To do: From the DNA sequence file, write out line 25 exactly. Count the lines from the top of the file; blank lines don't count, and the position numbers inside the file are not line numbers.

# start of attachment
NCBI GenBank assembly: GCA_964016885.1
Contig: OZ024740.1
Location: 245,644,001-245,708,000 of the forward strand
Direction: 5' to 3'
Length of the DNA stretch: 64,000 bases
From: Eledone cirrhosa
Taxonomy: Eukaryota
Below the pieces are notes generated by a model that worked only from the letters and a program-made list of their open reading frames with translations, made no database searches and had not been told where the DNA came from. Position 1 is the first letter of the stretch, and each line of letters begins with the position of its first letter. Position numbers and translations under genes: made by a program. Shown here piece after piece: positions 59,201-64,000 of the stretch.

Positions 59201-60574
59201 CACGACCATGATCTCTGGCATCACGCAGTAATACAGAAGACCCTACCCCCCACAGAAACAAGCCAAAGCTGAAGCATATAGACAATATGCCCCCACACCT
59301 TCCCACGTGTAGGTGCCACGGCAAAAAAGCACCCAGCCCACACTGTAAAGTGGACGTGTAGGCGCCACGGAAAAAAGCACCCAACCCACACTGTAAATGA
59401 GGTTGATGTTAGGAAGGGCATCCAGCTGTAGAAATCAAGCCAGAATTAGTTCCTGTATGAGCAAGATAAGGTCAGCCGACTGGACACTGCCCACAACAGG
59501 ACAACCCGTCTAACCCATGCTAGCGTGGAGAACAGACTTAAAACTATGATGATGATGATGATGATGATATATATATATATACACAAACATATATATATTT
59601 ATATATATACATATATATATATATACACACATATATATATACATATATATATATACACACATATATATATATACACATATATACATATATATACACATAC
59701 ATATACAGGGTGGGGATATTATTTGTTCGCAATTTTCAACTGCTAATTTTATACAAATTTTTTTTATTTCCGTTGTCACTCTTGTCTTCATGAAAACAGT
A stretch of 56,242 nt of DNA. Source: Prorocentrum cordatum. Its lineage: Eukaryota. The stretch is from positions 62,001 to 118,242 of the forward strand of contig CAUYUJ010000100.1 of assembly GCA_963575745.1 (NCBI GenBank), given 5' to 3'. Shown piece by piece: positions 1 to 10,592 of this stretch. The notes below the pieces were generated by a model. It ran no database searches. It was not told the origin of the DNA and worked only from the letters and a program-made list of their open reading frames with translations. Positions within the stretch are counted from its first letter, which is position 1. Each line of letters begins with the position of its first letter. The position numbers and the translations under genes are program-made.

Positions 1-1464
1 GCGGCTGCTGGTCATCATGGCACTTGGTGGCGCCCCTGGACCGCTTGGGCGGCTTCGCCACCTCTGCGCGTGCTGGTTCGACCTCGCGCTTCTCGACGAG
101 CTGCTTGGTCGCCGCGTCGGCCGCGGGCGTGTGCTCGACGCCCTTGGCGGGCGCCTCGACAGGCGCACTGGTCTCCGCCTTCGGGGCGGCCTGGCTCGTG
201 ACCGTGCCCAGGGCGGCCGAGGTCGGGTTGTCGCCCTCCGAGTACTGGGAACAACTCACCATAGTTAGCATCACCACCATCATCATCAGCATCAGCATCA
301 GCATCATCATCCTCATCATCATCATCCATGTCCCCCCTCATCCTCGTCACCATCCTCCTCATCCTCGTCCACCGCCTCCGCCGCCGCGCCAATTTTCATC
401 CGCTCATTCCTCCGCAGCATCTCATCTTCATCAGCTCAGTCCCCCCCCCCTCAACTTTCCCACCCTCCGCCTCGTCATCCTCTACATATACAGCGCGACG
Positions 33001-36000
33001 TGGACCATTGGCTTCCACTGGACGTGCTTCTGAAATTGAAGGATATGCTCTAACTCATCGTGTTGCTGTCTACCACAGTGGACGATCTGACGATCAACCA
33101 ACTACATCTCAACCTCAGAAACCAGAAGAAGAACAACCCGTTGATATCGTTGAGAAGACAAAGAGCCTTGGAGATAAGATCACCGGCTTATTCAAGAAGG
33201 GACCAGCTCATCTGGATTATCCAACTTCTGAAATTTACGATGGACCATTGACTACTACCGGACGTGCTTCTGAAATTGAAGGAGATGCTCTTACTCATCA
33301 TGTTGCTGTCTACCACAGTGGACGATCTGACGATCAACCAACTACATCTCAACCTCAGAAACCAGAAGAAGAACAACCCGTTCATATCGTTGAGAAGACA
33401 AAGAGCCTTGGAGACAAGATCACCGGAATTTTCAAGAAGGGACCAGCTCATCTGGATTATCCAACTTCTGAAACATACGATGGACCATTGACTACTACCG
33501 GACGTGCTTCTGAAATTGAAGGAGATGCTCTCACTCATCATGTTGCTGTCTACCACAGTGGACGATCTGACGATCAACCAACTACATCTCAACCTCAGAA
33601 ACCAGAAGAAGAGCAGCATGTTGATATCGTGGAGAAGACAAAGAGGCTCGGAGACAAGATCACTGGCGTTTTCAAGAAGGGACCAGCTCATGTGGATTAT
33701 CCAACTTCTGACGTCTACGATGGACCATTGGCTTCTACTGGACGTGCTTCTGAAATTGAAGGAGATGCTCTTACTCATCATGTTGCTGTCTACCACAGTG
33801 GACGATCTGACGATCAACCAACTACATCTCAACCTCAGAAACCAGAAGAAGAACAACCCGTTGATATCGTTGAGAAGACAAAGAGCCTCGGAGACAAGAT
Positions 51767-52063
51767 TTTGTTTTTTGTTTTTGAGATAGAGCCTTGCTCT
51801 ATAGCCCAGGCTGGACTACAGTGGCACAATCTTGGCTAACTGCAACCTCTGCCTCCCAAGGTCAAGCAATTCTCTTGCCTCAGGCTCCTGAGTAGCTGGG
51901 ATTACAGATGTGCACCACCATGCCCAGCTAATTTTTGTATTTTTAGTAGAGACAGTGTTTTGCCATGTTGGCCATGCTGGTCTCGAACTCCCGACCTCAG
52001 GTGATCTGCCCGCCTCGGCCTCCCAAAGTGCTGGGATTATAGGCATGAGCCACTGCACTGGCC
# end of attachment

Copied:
33101 ACTACATCTCAACCTCAGAAACCAGAAGAAGAACAACCCGTTGATATCGTTGAGAAGACAAAGAGCCTTGGAGATAAGATCACCGGCTTATTCAAGAAGG